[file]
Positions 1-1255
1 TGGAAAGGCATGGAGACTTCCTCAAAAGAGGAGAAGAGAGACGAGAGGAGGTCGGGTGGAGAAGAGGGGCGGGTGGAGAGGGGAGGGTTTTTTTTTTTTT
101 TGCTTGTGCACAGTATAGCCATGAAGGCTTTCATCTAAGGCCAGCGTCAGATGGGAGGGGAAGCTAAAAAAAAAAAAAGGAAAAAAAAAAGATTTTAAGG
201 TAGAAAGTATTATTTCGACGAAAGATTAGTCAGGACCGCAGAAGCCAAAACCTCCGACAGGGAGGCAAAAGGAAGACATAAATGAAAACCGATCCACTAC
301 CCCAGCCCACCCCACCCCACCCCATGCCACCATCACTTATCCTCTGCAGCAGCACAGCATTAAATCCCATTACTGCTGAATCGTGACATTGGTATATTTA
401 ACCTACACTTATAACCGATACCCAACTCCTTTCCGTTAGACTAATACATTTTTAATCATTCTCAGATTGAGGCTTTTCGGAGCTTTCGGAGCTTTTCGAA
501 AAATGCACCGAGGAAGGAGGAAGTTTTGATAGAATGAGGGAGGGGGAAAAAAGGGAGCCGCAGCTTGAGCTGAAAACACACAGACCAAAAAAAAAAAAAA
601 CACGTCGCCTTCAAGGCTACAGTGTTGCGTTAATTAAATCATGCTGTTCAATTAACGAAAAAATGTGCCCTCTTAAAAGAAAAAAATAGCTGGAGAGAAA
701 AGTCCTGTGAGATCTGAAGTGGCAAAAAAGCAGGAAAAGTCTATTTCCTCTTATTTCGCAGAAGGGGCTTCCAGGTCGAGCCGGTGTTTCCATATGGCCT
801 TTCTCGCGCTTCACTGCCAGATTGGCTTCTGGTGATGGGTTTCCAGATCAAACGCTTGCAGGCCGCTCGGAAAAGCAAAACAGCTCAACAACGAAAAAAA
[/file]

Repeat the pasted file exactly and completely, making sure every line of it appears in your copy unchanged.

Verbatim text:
Positions 1-1255
1 TGGAAAGGCATGGAGACTTCCTCAAAAGAGGAGAAGAGAGACGAGAGGAGGTCGGGTGGAGAAGAGGGGCGGGTGGAGAGGGGAGGGTTTTTTTTTTTTT
101 TGCTTGTGCACAGTATAGCCATGAAGGCTTTCATCTAAGGCCAGCGTCAGATGGGAGGGGAAGCTAAAAAAAAAAAAAGGAAAAAAAAAAGATTTTAAGG
201 TAGAAAGTATTATTTCGACGAAAGATTAGTCAGGACCGCAGAAGCCAAAACCTCCGACAGGGAGGCAAAAGGAAGACATAAATGAAAACCGATCCACTAC
301 CCCAGCCCACCCCACCCCACCCCATGCCACCATCACTTATCCTCTGCAGCAGCACAGCATTAAATCCCATTACTGCTGAATCGTGACATTGGTATATTTA
401 ACCTACACTTATAACCGATACCCAACTCCTTTCCGTTAGACTAATACATTTTTAATCATTCTCAGATTGAGGCTTTTCGGAGCTTTCGGAGCTTTTCGAA
501 AAATGCACCGAGGAAGGAGGAAGTTTTGATAGAATGAGGGAGGGGGAAAAAAGGGAGCCGCAGCTTGAGCTGAAAACACACAGACCAAAAAAAAAAAAAA
601 CACGTCGCCTTCAAGGCTACAGTGTTGCGTTAATTAAATCATGCTGTTCAATTAACGAAAAAATGTGCCCTCTTAAAAGAAAAAAATAGCTGGAGAGAAA
701 AGTCCTGTGAGATCTGAAGTGGCAAAAAAGCAGGAAAAGTCTATTTCCTCTTATTTCGCAGAAGGGGCTTCCAGGTCGAGCCGGTGTTTCCATATGGCCT
801 TTCTCGCGCTTCACTGCCAGATTGGCTTCTGGTGATGGGTTTCCAGATCAAACGCTTGCAGGCCGCTCGGAAAAGCAAAACAGCTCAACAACGAAAAAAA